But, as the platform has been successful — and is enjoying lower default rates than the average in the segment over the last few years — Blinker has also started selling loan packages to large institutions and credit unions.
“And then, like many auto dealers, we make money on service contracts, but we sell them for about 30 percent less than most dealers do — and on things like GAP insurance,” noted Buscher.
And despite the fact that there are a variety of steps along the way for Blinker to monetize, using the platform usually means a net savings for both buyers and sellers.
“Using Blinker, on average, sellers are getting $2,900 more than they would from a dealership,” he said. “Buyers, on the other hand, are saving around $2,000 — so this is real money.”
And, he noted, a real need — which is why Blinker is hoping to take its show on the road in 2018.
The Expansive Plan
Blinker started out in Colorado and Texas. As of this week, it added two more states to its roster — California and Florida — as well as an enhanced relationship with Ally Insurance, which will see Blinker selling their service contracts and insurance products, tracking toward what Buscher noted was “a bigger relationship down the road.”
They will also be increasing their focus on their refinance business, which, he noted, is about 50 percent of their business. Customers — particularly those who financed at less than favorable rates, often north of 10 percent, because of credit issues — often go on to pay flawlessly on those loans. Blinker, Buscher pointed out, can reward that good behavior and also save consumers a significant amount of money simply by dropping their interest rates into the single digits.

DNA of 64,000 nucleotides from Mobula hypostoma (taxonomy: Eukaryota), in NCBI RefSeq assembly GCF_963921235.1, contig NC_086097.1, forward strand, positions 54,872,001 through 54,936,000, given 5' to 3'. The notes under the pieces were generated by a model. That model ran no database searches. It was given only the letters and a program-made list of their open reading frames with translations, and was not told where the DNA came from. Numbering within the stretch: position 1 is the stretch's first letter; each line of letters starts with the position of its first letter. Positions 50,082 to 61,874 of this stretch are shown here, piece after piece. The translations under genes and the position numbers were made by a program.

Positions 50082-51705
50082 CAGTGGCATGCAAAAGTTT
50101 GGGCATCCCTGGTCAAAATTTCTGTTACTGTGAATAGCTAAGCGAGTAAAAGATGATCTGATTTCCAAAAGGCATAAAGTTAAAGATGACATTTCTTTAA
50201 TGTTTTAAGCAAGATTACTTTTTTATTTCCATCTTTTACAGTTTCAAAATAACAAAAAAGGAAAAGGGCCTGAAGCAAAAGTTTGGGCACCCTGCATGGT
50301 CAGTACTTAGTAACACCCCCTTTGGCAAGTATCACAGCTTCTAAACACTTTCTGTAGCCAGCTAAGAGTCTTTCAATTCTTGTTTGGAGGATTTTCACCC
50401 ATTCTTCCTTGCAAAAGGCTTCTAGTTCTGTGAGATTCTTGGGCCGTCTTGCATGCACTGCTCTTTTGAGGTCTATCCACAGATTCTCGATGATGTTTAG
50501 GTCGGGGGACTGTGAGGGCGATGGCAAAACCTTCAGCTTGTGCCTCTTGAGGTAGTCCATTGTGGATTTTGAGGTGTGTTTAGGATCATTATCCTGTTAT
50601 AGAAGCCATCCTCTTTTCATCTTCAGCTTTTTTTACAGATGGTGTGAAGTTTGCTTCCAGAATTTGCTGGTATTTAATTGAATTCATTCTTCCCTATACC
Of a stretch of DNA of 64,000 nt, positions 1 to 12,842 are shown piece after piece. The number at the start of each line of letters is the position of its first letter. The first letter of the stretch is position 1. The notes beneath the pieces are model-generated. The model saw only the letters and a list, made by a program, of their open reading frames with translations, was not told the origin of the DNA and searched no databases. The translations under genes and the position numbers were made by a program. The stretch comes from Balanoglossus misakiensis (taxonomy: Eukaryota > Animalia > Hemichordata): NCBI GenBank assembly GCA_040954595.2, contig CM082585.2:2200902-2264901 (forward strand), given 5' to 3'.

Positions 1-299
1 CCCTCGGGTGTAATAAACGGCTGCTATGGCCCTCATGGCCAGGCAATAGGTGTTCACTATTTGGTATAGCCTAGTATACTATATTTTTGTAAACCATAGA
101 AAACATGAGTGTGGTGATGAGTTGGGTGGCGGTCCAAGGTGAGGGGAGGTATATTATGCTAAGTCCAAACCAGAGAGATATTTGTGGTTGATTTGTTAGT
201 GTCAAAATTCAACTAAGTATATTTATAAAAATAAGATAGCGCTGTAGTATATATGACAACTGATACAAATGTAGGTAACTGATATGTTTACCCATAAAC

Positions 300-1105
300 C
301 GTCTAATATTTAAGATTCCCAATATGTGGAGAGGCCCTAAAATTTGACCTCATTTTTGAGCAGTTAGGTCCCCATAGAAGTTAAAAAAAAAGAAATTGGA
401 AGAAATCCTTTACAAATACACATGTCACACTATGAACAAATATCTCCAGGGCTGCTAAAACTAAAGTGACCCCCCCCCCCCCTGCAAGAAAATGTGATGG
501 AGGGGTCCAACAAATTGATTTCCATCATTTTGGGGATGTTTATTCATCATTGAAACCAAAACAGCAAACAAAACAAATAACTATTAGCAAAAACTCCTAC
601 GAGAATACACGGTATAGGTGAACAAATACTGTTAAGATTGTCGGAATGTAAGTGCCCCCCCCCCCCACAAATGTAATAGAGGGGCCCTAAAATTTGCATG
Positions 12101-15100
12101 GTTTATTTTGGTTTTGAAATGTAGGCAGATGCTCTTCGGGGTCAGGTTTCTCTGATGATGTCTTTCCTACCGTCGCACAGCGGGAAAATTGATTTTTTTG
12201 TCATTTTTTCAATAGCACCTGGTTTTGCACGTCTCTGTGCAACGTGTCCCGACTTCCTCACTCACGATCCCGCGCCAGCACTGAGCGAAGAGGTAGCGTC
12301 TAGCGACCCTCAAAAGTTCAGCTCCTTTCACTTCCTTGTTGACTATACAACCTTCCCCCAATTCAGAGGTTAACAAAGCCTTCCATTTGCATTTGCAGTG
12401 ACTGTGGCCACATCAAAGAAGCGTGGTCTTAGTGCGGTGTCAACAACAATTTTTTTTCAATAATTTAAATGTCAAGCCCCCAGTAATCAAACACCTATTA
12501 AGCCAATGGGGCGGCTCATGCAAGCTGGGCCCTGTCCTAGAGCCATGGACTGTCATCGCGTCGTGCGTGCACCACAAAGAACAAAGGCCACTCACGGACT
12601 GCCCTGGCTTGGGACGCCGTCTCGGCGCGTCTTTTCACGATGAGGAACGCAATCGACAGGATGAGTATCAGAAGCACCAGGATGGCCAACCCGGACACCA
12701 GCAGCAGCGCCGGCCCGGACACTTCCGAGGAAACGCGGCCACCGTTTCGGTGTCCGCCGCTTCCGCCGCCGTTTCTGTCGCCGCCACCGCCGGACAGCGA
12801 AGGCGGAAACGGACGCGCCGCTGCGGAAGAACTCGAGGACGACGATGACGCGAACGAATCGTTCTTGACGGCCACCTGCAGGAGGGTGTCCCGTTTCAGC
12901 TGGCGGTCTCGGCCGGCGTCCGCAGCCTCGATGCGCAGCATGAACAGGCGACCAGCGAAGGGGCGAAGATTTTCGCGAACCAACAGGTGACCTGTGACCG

“We’re saving the average customer over $130 a month with refinancing,” he said.
Refinancing also offers Blinker the opportunity it is most acutely pursuing in 2018, which is expansion into all 50 states by year’s end.
“Refinance is easier for us to roll out because it is a single party transaction and it is very targeted and we know the customer we can help,” Buscher said. “So, we will very soon be rolling out in additional states with refinance. Buying and selling will follow that. That is a little more complicated, because we have to get licensed in every state when we are doing it organically by ourselves.”
To speed up that process, Blinker is currently in discussions with a series of larger banks and credit unions, which would allow them to transact on their lending licenses and move more quickly into markets.
Since getting up and running for the public in 2016, Buscher said the demand for Blinker’s services has been bigger than they could have imagined. When they first started, they assumed their client base would be millennials with troubled or limited credit, but they’ve found a much broader audience. They’ve seen leasing companies moving to put cars on their sites, as well as rental companies and auction houses that have traditionally served as dealer pipelines. The average buyer is in their 30s, not their 20s — and Buscher noted they’ve seen 75-year-olds buying and selling on the platform.
“We’ve financed scores from 540 FICO all the way up to the upper 700s,” he pointed out. “Our demographic pool is America — because, as it turns out, everyone wants a better deal on a car and an easier end-to end solution for buying one.”
Spoken like a true car salesman.